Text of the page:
The film is beautifully captured using Canon digital cameras providing a believable texture. Jed Town’s sound track is a subtle but perfect carrier wave for major talent. This is David Blyth’s second horror film, the first was in fact the first splatter movie predating Peter Jackson by several years.
One to watch.
Rating * * * *
Originality * * *
Brian Eno performed his first public appearance in the Brighton Festival 2010 in a 3 part concert, called Pure Scenius. We attended the middle section, at 6:30pm.
Accompanied by the outstandingly brilliant Australian trio The Kicks and Karl Hyde of Underworld, Eno produced an original and sometimes amusing sound scape that took place sometime in 2040, reviewing some of the post-post-post sounding genre blends he had invented that very minute. Karl Hyde’s is the perfect human sampler – repeating lyrics hypnotically in the opening song.
Eno is a master of collaboration and continues to innovate and invent. An extraordinary experience to witness. A dream that continues to weave patterns in memory.
Tilda Swinton is the lead in an Italian film by Luca Guadagnino that tells a story of love that upsets the balance of a family of great wealth. The family business frames the lives of those it is handed to, and when the grandson is given part control, fate is suitably twisted. The conventional and cold logic of capital and the logic of business are subtly pitched against the unremitting nature of human love. It is a pitch of contrasting values, one coldly redolent in finery and inherited privilege and the other naked, sumptuous and a slave to feeling.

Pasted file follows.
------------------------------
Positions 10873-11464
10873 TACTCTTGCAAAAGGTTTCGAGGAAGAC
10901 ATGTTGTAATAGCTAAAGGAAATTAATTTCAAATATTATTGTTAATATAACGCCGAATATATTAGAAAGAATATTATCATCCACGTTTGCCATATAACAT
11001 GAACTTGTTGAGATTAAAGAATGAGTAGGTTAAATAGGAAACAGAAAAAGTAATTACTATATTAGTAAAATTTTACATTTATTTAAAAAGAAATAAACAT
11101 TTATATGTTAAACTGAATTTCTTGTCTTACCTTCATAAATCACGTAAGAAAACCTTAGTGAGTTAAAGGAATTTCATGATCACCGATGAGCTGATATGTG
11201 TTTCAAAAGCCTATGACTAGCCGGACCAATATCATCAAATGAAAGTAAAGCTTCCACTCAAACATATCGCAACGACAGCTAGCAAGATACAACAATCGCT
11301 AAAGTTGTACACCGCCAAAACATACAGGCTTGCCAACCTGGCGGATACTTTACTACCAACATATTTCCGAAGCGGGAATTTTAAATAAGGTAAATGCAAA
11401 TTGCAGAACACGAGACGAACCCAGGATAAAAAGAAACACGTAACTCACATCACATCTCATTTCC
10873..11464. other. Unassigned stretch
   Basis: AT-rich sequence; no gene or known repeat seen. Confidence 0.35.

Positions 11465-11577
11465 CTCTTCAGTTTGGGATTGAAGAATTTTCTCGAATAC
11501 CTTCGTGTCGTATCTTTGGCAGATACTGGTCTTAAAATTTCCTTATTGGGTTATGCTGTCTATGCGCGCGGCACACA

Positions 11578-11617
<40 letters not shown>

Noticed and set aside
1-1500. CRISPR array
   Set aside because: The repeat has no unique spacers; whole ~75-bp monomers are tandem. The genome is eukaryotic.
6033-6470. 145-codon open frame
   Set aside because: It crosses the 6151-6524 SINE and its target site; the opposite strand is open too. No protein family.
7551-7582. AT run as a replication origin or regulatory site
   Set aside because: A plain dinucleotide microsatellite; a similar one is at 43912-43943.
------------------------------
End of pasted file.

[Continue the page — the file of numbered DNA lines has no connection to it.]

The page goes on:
Swinton’s character does not belong in either world – but her crossing of one to the other carries with it consequences that undo both. The tragic consequences of extraordinary love pivot on rebellion, the new generation that will not carry on the facade of wealth and all that it carries with it. In that way, the turbulent pendulum swings away from capitalist excess, the futility of wealth and inheritance is questioned and the wisdom of love exposed in all its destructive power.
A film that is both beautiful and sensual and yet expresses itself best in the illustration of coldness, of destruction and of contrast. The cast and direction are well measured and the film lures you into a controlled world that is never comforting to another ruled by the moment and extraordinary risk. That movement between worlds and Swinton’s ability to layer hidden feelings give it a depth of feeling that is otherwise strangely absent in these worlds that suffer under the light of extreme beauty.
Originality * * *
Quality * * * * *
Laurie Anderson’s theatrical piece Delusion reviewed on Riginality